One of the common sequelae in the massive weight loss patient after bariatric surgery is the development of a very saggy neck. What was once a very full neck for some patients becomes a hanging waddle after bariatric surgery for some. Unlike many of the body changes after bariatric surgery, the development of a sagging neck does not occur in everyone. For many, the loose skin in the neck is not a top priority over many other body areas such as the arms, abdomen, buttocks, and thighs. Often addressing the neck problem is done done until a second or third stage bariatric plastic surgery correction.
When it is important, the saggy bariatic neck can be dealt with through a very conventional approach. The typical full facelift (a facelift is a necklift….it does nothing for the face above the jowls unless other procedures are done with it), with the incisions in front and behind the ear, can lift and tighten a large amount of jowl and neck skin. When the excess is considerable, a perfectly sharp neck angle is not possible to obtain. In some rare patients, I have dealt with the neck skin by cutting it out directly (known as a direct neck lift). This is less of a procedure to go through but does leave a scar running down the middle of the neck from the chin to the adam’s apple. While many of these sscar can look quite good, you have to be prepared to bear with the scar as it goes through its maturing phases over many months. This type of scar always looks much better on men than it does in women.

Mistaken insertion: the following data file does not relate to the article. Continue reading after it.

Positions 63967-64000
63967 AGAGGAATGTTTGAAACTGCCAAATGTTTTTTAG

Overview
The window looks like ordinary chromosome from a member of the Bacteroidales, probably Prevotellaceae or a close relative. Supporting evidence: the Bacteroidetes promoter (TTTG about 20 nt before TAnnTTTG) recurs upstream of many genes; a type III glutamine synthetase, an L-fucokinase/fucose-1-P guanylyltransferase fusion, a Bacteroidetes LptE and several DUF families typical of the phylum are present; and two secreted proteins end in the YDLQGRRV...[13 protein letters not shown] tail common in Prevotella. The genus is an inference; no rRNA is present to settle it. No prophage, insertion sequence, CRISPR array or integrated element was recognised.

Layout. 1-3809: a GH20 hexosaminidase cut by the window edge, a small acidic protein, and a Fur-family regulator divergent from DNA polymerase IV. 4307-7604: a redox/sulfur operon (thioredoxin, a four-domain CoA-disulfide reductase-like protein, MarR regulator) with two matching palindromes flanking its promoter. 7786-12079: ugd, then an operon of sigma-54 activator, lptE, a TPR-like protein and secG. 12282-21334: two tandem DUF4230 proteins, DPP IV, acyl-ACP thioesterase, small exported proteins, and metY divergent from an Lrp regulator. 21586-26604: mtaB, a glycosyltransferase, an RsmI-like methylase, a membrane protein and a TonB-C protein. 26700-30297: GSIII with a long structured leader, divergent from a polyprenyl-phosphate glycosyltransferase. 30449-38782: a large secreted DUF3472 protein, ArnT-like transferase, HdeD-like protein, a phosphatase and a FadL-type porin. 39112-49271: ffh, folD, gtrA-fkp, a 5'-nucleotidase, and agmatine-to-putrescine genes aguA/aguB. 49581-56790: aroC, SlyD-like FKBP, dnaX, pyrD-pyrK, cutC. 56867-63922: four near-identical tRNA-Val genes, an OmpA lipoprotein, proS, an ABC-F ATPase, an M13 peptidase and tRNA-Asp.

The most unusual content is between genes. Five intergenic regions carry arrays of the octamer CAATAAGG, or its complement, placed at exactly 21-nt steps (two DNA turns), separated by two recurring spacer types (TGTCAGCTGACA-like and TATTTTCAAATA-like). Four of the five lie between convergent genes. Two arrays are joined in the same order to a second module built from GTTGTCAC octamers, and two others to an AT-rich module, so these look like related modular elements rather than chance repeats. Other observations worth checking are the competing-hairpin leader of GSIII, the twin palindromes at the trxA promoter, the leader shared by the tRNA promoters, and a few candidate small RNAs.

Either way, a facelift or a direct neck lift are relatively easy to go through. There is virtually no pain, and much less swelling and bruising that you would think. I only keep my patients in a neck dressing for one day after surgery. Even with some swelling and bruising, the appearance is less full than before surgery. Do not confuse an isolated facelift or direct necklift with images you have seen on TV or the internet where patients are swollen and bandaged from the top of their heads to the neck. These patients are getting other facial procedures as well as perhaps including eyelifts, browlifts, nosejobs, etc. which causes a lot of mid- and upper facial swelling.
Dr Barry Eppley